Goldman’s Wednesday’s SEC filing shed some light on how the company can make massive profits right now, according to the Wall Street Journal.
The company’s interest cost for borrowing money long term right now comes to, on average, just 0.92%.
This is very much due to smart hedging whereby the firm converted fixed interest rate obligations into floating ones by using derivatives.
Thus as the Fed cut interest rates, the floating rates on some of Goldman’s debt adjusted downward.
It obviously doesn’t hurt either that the company has the U.S. government guaranteeing some of its debt. It is also implicitly backed as a “too big to fail” entity. These factors surely help bring down the interest rates Goldman creditors will demand from the firm.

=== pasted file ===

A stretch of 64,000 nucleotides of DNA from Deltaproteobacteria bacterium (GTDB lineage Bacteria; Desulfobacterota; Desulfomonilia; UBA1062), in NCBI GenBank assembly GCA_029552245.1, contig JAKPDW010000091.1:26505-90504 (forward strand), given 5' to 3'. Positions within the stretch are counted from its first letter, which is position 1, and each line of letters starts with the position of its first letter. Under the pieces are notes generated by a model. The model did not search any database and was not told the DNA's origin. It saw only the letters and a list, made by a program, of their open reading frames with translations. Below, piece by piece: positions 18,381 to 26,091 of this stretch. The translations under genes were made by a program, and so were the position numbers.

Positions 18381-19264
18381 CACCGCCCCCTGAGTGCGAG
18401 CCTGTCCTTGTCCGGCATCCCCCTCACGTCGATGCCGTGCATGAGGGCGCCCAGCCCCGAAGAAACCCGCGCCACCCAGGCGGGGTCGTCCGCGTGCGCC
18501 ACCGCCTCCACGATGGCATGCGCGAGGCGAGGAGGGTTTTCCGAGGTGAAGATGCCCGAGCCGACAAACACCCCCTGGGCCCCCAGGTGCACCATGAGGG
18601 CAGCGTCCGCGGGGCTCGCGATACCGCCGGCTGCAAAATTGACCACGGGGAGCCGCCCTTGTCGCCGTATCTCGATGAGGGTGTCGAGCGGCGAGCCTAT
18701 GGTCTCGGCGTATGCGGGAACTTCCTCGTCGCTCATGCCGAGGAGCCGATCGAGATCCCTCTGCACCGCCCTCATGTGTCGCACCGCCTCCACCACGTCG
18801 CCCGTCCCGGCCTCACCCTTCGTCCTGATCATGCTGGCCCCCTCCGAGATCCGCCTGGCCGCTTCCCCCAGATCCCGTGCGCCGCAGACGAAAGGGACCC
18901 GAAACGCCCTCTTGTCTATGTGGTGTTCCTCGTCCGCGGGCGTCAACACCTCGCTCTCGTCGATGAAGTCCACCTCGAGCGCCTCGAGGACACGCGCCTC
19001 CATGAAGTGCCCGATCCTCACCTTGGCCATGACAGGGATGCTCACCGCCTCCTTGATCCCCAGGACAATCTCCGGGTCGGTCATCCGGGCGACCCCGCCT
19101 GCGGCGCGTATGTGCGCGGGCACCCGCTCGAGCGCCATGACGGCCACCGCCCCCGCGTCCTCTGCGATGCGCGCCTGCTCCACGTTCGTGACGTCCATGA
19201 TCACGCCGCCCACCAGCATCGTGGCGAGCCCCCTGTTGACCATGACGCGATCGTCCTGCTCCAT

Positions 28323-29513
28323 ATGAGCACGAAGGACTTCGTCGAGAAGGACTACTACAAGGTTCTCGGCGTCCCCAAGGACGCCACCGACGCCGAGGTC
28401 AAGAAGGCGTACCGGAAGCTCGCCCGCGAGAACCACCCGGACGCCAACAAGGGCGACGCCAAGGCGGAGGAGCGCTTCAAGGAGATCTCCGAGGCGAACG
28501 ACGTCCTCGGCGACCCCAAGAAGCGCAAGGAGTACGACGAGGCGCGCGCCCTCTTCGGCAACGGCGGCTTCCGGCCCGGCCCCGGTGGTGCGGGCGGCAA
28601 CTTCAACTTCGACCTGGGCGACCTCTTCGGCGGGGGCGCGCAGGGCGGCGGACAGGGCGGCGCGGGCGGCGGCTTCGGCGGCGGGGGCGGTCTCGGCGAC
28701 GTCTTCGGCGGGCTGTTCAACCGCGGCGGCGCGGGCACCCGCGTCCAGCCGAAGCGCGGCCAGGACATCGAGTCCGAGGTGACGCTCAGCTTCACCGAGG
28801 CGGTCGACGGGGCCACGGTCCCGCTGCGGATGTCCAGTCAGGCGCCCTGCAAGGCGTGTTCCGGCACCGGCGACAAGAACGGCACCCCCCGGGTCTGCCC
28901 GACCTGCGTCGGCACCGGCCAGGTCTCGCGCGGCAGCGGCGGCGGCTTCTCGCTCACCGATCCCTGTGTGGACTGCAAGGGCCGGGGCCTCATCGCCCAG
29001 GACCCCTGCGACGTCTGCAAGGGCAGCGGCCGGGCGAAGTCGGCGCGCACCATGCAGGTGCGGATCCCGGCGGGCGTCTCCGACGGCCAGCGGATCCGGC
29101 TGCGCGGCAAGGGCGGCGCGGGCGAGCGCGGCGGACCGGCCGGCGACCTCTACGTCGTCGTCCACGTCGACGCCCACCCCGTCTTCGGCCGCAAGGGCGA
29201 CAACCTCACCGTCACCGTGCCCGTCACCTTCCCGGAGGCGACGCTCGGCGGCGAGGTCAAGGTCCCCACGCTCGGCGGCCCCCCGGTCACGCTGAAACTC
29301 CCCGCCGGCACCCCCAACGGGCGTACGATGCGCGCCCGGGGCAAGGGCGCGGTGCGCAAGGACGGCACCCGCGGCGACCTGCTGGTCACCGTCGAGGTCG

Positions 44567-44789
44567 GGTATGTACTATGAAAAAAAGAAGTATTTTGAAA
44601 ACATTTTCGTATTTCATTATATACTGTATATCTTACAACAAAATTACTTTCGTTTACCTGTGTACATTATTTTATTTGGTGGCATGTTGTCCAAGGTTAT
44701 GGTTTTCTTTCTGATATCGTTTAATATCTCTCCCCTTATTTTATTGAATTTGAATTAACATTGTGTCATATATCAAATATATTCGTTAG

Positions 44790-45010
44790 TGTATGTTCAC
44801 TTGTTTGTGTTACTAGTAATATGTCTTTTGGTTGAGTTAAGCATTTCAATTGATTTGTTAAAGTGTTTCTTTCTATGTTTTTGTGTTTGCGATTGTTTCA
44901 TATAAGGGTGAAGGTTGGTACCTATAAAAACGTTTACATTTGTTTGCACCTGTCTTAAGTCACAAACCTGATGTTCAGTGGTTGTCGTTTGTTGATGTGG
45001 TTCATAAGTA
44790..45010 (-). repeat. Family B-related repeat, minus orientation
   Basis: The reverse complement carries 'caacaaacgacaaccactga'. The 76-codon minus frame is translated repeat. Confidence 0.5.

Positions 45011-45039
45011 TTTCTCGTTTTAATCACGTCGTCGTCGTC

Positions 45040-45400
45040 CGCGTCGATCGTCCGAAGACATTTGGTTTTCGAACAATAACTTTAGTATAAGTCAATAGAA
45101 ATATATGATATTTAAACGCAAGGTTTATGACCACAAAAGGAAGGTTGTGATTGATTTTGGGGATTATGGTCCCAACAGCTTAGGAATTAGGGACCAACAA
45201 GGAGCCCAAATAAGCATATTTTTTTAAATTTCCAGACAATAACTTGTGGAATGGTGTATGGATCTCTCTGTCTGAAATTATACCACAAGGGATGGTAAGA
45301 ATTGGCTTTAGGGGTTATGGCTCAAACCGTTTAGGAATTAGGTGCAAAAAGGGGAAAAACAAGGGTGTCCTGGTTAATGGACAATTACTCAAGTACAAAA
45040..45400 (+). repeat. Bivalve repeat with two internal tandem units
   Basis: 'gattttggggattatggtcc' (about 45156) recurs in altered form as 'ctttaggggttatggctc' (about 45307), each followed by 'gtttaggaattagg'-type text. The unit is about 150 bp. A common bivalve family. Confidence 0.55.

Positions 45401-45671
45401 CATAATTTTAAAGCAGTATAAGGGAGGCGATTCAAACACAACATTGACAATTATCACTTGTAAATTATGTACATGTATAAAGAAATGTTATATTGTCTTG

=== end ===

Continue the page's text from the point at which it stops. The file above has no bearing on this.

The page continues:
Yet perhaps even beyond government support, Goldman deserves some credit. It’s low interest cost beats that of its also-government-supported competitors by a mile. And at 0.92% they can make easy money just by lending money back to the U.S. government at a higher interest rate.
WSJ: The low rate on long-term borrowings also appears to give Goldman a competitive edge. At 0.92%, the firm is well below J.P. Morgan Chase’s 2.09%. Since J.P. Morgan is funding a markedly different mix of assets from Goldman, the comparison mightn’t be apples-to-apples. Morgan Stanley is a closer comparison. It has yet to release its third-quarter long-term borrowing cost, but in the second quarter Goldman’s 1.26% was less than half of Morgan Stanley’s 3.2%.